KSManimal 2 years, 2 months ago

"What we have here is the windfall of money they found a few months ago went into teacher salaries."

The "windfall" you speak of was $180,000. Divided by 900 teachers amounts to $200/year - about $16.67 per month per teacher.

The fact that the "windfall" = peanuts is less important than the fact that it's a red herring you've tossed. That money comes from the general fund, which comes from state funding and to a lesser extent ongoing local revenue.

Nowhere in the general fund budget are there large sums of money for building improvements, renovations, and such. Those kinds of expenses must be paid for with bond issues.

Your point about the school bus system is also a red herring. Transportation also comes from the general fund and is an ongoing expense. Since the state cut funding back to 1990's levels; cuts had to come from someplace. State law requires districts to provide bus transportation for kids who live more than 2.5 miles from school. Lawrence used to provide transportation for anyone who wanted it....but when cuts have to be made, things get whittled back to the bare requirements of the law. (And there is no logic at all in mentioning the T: since that is a City of Lawrence system, not a USD 497 system).

If you don't like it that districts have to make cuts, then stop voting for politicians who cut school funding. It's really that simple.

Cant_have_it_both_ways 2 years, 2 months ago

Yea.. it is more than simple, until the education system is performanced based, the unions are abolished, and tenure is a thing of the past, there is no incentive for anything to get better.

The unions hold the taxpayers hostage every year under the banner of helping the kids.

I have been around government at the upper levels for many years. I fully understand how funding is allocated and requested, the games that are played in the HR shop, how to hide money by allocating it till next years funding is requested and recieved. Then recending that allocation. Burning up year end funds, BS trips for those in the "Club". Yes... it is a big game, using our children as the pawns while the unions protect its members, many of which, are otherwise unemployable.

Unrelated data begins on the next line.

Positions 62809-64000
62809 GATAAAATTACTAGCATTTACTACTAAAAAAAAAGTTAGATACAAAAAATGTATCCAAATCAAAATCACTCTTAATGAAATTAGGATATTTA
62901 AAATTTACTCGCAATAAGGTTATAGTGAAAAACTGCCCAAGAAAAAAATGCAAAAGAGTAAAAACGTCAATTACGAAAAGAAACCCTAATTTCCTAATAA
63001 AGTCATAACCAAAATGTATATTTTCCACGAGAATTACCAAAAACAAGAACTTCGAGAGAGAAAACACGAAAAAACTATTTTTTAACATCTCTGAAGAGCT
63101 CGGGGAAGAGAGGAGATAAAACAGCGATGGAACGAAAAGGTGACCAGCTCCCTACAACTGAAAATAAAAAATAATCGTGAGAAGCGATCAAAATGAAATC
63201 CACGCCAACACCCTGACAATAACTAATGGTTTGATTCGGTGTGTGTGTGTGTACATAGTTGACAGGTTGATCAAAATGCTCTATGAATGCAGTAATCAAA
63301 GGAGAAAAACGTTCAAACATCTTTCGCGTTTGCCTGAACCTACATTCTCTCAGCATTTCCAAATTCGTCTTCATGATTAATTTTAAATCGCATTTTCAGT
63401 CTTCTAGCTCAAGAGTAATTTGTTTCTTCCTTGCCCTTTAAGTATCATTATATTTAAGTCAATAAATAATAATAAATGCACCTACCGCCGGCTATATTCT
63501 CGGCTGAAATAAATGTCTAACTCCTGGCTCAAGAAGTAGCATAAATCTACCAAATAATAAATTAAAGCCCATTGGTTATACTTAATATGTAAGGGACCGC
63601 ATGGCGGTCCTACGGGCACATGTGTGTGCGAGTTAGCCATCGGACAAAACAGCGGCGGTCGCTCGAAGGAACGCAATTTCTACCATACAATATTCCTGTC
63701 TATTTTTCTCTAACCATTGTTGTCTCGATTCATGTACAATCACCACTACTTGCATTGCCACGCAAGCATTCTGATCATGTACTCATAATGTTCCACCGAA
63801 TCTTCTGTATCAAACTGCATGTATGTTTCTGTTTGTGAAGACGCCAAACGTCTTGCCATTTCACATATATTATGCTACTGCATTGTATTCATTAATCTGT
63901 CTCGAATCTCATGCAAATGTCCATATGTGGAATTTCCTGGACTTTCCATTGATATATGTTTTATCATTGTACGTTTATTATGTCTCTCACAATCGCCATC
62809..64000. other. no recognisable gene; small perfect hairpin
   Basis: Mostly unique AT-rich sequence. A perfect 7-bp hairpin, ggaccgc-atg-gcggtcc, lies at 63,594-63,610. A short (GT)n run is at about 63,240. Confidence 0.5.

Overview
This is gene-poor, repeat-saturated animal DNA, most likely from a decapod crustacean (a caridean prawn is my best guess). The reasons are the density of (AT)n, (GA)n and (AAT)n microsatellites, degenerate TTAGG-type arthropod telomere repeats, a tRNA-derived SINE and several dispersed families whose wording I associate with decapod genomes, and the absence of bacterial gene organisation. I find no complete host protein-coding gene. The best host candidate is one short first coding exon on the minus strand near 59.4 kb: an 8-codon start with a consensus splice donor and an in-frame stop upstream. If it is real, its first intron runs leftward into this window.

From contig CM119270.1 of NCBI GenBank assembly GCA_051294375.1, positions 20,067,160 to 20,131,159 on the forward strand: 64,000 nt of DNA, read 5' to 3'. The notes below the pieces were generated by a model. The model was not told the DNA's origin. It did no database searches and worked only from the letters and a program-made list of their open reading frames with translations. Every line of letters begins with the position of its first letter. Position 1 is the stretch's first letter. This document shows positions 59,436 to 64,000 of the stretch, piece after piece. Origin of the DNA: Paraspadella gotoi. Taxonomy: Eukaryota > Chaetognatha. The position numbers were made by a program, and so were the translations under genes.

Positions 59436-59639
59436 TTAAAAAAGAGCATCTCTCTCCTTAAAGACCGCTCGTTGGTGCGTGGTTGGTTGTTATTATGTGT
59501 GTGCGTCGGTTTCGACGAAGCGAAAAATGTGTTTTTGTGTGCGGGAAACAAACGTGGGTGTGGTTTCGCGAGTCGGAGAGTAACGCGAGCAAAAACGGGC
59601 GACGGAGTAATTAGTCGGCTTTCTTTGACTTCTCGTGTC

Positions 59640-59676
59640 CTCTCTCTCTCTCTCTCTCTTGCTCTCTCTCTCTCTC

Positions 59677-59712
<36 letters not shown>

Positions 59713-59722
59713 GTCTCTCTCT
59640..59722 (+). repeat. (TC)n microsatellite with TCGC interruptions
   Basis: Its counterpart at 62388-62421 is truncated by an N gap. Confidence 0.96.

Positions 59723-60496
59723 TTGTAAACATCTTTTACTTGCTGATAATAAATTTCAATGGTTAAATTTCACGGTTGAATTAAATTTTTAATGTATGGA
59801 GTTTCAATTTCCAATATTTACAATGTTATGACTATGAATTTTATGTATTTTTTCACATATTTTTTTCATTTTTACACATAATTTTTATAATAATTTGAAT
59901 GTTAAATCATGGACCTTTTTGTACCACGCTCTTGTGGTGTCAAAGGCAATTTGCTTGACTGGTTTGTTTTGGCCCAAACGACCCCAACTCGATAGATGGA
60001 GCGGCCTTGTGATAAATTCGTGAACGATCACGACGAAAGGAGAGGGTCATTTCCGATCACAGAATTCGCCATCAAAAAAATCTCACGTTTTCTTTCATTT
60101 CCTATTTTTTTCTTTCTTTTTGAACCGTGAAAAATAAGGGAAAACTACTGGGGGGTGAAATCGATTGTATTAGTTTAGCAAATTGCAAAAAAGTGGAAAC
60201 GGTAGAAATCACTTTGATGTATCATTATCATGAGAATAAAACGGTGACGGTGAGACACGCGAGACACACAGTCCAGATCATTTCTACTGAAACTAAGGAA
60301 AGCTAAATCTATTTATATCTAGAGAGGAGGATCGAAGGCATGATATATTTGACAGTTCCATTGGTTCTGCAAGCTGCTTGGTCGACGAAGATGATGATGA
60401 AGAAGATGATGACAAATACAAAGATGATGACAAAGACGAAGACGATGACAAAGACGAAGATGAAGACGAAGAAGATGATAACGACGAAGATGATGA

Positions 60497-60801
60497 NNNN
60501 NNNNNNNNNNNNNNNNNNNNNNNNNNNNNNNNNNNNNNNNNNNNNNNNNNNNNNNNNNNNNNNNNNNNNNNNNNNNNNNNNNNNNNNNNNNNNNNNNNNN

So... I guess it could be said that it is not at all for the kids...it is only for the survival of the union.

patgilbey1 2 years, 2 months ago

I am still bitter about the community that was destroyed at Waky Valley. For all you city folks that think you understand....forget it. You never will.
Unfortunately, the emphasis on perverted budgetary constraints has skewed the true emphasis on education. Yes, it takes financial frugality and budgetary constraint to run an effecient school district. Yet, there is that semi-lucid acknowlegement that another part of our education consists of the following: altruism friendship community education imagination Hard to put a dollar sign on those, but believe you me, these are just a few of the elements of strong, healthy communities. How many folks that are responding to this article have read books to 2nd graders, go on field trips, give teachers items they need for school, and quite frankly have fun with the kids? There is little truth out there in the world, but I can guarantee you this: I get about 10 minutes of truth every day being with the kids.